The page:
Ladakh Hill Station
Popuraly known as 'Hermit Kingdom', Ladakh is a land of snow carved peaks, translucent Lakes, barren terrain and mystic culture. It is also known as little Tibet and has a great Buddhist tradition. Visit the various mosteries out of which Shey, Thikse, Hemise, Lamayuri, and Likir are the most important ones. Every year in the month of June Hemis Festival is held which is a unique experience.This is the highest inhabited region in India and the River Indus with its tributaries, slice their way through the ranges.
The hill resort of Ladakh is surrounded by the Karakoram Range in the north. The Himalayas border Ladakh in the south. The Indus River flows through Ladakh and divides it into Leh, Nubra, Zanskar, lower Ladakh and Rupshu. Geographically speaking the landscape of Ladakh comprises of uplands, craggy, barren cliffs and plateaus.
Buddhism in Ladakh:
A religion that has bestowed mankind with the spirit of humanity is Buddhism. This revered compassion of mankind indeed is one of the greatest discoveries in the world of spirituality. Purity echoes the mantra of peace and ardent adoration for mankind and a deep anchored desire to serve human race
Hemis in Ladakh, is situated at a distance of 40 km southeast of Leh.
Famous for spectacular scenic beauty, exotic wildlife, varied cultural influences and the historic Hemis Monastery.
Noteworthy amongst the many treasures housed within the monastery, is the exquisite Buddha Shakyamuni, which is studded with precious gems. The serene-faced colossus sits in the Cho-khang chamber at the far end of the courtyard, along with some richly inlaid, silver Chortens.
In 2004, the monastery is where the antique Thangka is going to be displayed to the public after a span of twelve years.
Then there is the Thikse monastery whose architecture will not fail to sweep you off your feet. In the Shey monastery you must see the huge gold-plated copper statue of the Buddha. Amongst the other old gompas worth visiting in Ladakh are 1, 000-year-old Alchi, 11th century- Likir and Lamayuru.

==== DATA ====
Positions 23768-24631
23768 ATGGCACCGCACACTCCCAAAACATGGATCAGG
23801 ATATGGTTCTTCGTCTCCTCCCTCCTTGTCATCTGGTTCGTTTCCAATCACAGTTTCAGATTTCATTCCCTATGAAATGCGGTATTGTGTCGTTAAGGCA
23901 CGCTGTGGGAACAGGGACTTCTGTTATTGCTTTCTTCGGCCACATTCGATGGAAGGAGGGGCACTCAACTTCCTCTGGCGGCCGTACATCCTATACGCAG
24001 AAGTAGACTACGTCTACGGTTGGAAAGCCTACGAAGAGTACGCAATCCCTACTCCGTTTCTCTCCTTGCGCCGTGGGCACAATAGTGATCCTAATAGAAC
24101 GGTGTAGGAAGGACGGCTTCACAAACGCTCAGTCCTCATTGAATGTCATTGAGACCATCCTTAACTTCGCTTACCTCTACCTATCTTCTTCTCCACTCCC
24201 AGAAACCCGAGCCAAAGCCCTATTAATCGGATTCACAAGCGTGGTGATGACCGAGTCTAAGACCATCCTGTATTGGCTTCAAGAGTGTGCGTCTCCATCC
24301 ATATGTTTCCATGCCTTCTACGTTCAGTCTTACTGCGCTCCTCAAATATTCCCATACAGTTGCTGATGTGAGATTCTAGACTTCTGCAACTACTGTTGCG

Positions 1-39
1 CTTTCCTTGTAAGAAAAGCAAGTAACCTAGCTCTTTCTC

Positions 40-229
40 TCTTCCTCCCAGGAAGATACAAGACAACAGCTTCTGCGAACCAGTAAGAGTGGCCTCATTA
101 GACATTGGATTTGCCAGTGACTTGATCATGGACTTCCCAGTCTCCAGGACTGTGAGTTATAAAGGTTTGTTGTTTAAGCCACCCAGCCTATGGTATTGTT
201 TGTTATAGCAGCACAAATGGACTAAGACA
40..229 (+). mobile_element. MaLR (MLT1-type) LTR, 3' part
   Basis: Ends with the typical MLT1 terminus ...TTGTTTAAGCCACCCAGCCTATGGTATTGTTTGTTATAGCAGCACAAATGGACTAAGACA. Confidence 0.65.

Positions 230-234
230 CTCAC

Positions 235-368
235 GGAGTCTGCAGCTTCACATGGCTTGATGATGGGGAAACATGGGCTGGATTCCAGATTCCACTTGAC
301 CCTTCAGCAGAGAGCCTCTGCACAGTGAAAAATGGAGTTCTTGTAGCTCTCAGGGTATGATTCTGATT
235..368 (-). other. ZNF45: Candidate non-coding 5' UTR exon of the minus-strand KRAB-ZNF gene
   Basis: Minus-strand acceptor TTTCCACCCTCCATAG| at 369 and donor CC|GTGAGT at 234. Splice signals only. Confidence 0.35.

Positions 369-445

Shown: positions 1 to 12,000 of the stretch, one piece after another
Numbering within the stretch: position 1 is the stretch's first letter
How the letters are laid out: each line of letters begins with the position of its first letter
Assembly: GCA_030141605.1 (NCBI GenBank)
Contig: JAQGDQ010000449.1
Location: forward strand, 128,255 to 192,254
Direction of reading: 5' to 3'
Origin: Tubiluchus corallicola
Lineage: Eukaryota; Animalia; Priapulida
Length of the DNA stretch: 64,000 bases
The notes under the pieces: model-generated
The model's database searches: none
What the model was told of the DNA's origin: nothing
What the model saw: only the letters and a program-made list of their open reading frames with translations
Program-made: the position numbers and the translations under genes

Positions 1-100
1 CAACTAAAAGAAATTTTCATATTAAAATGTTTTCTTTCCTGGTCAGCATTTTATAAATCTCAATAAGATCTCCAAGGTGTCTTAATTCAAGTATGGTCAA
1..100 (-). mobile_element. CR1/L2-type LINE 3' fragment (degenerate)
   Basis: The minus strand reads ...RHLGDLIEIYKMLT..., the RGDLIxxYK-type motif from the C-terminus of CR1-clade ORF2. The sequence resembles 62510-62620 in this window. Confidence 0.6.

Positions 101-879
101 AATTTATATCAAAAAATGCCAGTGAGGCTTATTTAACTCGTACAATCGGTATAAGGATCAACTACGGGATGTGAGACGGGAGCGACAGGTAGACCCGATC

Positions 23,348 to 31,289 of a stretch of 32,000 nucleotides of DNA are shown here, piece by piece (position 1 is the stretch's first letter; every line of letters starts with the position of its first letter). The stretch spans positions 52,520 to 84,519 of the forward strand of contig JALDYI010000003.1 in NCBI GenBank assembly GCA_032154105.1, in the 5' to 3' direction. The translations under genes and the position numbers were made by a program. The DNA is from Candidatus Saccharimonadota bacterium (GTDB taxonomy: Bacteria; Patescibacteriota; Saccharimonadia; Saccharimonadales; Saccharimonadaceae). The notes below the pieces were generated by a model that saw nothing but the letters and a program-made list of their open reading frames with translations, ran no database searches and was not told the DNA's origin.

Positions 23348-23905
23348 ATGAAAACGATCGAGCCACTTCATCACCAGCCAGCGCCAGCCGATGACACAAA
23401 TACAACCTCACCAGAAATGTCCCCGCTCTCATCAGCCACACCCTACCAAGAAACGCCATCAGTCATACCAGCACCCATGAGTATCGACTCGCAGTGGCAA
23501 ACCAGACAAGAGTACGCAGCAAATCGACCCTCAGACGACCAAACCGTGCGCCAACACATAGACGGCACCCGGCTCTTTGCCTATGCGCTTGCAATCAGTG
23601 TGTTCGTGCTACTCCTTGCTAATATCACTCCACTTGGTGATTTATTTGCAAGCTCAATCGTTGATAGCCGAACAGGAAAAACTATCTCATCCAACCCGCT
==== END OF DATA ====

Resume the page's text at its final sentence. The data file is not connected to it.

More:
Coming back to nature it is noteworthy that Ladakh is rich in flora and fauna. You may feast your eyes on the exotic flowers like iris and larkspurs in Ladakh. Moving on to fauna you will be able to spot Yak easily in Ladakh. The local people of Ladakh use the meat, horns, hooves, hide, hair and even the tail of Yak. Though you may use the animal for a ride. While in Ladakh you will come across the hybrid between the yaks and cow namely Dzo. Dzo can only be seen in Ladakh. Ladakh is home to several wool-producing animals like sheep, goats and yak.
Kargil, the second town of Ladakh, is situated on the Suru River just short of its confluence with the Dras-shingo. Almost equidistant, at a little over 200-km from Leh, Srinagar, Padum in Zanskar and Skardu, the capital of Baltistan, it was in the old days the centre of a network of routes joining these places. Since Partition, Skardu has been lost to Ladakh, but Kargil remains the main staging-point between Srinagar and Leh, and the Gateway to the Suru valley and Zanskar.
Trekking in Ladakh:
When Ladakh was first thrown open to tourism an average itinerary encompassed visits to Leh and its environs with some treks into nearb valleys. The most popular of these were the 8-day Markha valley trek, the 11-day Lamayuru-Padum route and the Stok Khangri round trek. Now with growing interest in adventure tourism the focus has shifted to the mysterious valleys of Suru and Zanskar with their spectacular scenery.
- By Air: Leh is the main airport for this area. Direct flights link it to Delhi, Chandigarh, Srinagar and Jammu. Kargil, Suru and Zanskar valleys - Srinagar and Leh airports are both convenient.
- By Road: Leh - Srinagar-Leh road is the main route with an over night halt at Kargil. The road is open between mid June and November. Ordinary and deluxe buses of the J&K state road transport corporation regularly ply on this route.